Tyler Cowen “cannot accept the radical anti-copyright position” and so proffers apologia for the radical intellectual protectionist position. (NB no anti-copyright position is being argued in MGM v. Grokster.) Regarding Cowen’s three arguments:
1. In ten year’s time, what will happen to the DVD and pay-for-view trades? BitTorrent allows people to download movies very quickly.
BitTorrent downloads tend to be faster than those on typical file sharing networks but still very slow. Netflix is a far superior option unless you place a very low value on your time (in addition to waiting many hours in the case of BitTorrent to weeks in the case of eDonkey for a download to complete you also need to spend time finding active torrents or hash links and dealing with low quality, mislabled and overdubbed copies, which often means starting over, even after you’ve learned how to deal with all of these. I pity the computer semi-literate who just wants to snag some “free” movies) .
Note that DVDs already account for more than half of Hollywood domestic revenue. Furthermore the process will be eased when TVs and computers can “talk” to each other more readily. Yes, I am familiar with Koleman Strumpf’s excellent work showing that illegal file-sharing has not hurt music sales. But a song download can be a loss leader for an entire CD or a concert tour. Downloading an entire movie does not prompt a person to spend money in comparable fashion.
Radical protectionists said made similar arguments about the VCR, as have those in countless businesses faced with new technology. In the case of the VCR, entrepreneurs figured out how to use the new technology to make billions. Similarly, it should be up to entrepreneurs to figure out how to thrive in the environment of ubiquitous networking, rather than up to lawmakers to ensure existing businesses survive technological change.
2. Perhaps we can make file-sharing services identify (and block) illegally traded files. After all, the listeners can find the illegal files and verify they have what they wanted. Grokster, sooner or later, will be able to do the same. Yes, fully decentralized and “foreign rogue” systems may proliferate, and any identification system will be imperfect. But this is one way to heed legitimate copyright suits without passing the notorious “Induce Act.”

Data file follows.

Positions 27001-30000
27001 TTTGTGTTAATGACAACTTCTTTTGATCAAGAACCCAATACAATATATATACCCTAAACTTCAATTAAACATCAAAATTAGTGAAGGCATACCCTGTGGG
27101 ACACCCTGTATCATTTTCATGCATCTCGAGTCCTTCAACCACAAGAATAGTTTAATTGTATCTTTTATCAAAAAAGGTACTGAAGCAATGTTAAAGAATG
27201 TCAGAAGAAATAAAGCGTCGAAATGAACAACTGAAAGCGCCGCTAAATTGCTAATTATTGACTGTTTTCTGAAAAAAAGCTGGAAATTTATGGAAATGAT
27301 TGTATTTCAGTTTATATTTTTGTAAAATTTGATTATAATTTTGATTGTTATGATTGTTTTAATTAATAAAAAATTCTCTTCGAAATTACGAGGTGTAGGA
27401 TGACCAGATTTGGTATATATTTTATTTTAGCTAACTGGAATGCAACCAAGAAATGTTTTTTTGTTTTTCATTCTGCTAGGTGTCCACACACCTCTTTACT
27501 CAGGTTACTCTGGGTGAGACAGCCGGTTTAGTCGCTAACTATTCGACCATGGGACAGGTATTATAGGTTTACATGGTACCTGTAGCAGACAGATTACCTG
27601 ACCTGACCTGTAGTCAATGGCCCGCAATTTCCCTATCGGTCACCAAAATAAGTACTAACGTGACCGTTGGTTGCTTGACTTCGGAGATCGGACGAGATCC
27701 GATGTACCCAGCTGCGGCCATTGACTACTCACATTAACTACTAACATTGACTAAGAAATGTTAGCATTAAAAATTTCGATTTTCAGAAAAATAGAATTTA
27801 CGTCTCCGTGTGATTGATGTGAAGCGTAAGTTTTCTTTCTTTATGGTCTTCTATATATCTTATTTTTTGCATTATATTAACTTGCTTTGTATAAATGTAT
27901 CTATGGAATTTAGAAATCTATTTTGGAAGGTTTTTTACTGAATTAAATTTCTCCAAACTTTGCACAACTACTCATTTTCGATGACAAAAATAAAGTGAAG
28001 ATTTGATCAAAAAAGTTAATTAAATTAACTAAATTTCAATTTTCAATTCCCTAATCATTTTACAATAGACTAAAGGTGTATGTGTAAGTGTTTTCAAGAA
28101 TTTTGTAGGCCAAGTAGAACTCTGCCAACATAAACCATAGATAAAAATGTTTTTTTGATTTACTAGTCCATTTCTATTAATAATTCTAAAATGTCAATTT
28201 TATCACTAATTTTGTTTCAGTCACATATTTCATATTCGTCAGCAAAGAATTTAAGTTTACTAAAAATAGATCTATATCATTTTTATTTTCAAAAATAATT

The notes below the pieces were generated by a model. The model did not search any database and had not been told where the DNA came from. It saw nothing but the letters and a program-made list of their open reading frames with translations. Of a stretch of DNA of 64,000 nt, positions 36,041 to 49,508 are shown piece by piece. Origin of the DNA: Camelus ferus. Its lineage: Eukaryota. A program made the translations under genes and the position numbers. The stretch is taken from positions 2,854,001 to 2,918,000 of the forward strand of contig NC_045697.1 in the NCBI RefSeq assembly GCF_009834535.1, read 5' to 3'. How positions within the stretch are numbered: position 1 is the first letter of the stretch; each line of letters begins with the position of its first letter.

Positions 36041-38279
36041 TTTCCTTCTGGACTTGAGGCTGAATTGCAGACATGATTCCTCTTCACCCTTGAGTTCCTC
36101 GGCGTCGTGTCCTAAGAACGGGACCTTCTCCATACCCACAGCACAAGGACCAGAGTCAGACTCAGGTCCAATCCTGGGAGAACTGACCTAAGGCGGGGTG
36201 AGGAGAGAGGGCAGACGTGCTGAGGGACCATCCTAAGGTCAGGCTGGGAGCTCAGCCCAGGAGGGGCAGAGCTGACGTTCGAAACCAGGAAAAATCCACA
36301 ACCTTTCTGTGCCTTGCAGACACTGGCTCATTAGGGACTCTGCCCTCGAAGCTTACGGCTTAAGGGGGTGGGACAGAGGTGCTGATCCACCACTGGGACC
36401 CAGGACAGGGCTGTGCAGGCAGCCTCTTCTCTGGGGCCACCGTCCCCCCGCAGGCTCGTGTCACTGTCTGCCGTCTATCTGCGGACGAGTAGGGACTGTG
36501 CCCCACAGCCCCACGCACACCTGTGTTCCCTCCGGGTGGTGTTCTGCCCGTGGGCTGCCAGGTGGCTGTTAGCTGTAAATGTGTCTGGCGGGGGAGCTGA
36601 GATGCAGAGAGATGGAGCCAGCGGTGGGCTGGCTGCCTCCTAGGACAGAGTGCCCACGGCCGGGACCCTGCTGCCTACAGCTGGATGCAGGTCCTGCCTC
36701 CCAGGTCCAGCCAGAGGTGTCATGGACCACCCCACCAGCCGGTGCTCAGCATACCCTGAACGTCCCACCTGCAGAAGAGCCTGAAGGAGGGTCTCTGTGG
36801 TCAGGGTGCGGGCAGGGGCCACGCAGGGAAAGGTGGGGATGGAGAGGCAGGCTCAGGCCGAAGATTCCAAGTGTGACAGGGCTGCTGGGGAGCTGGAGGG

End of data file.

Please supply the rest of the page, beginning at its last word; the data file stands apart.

The imperfections of an identification and blocking system will include invasion of privacy and censorship.
3. I question the almost universal disdain for the “Micky Mouse” copyright extension act. OK, lengthening the copyright extension does not provide much in the way of favorable incentives. Who innovates with the expectation of reaping copyright revenues seventy-five years from now? But this is a corporate rather than an individual issue. Furthermore economic research indicates that current cash flow is a very good predictor of investment. So the revenue in fact stimulates additional investment in creative outputs. If I had my finger on the button, I still would have pushed “no” on the Mickey Mouse extension, if only because of the rule of law. Privileges of this kind should not be extended repeatedly due to special interest pressures. But we are fooling ourselves if we deny that the extension will benefit artistic output, at least in the United States.
The paper Cowen links to above (Cash Flow and Outcomes: How the Availability of Cash Impacts the Likelihood of Investing Wisely) is hardly encouraging regarding the efficacy of additional investments correlated with increased cash flow.
Eric Rescorla points out that subsidizing organizations that happen to hold copyright to work created 70 years ago is hardly the best way to subsidize new content creation, should one wish to do that.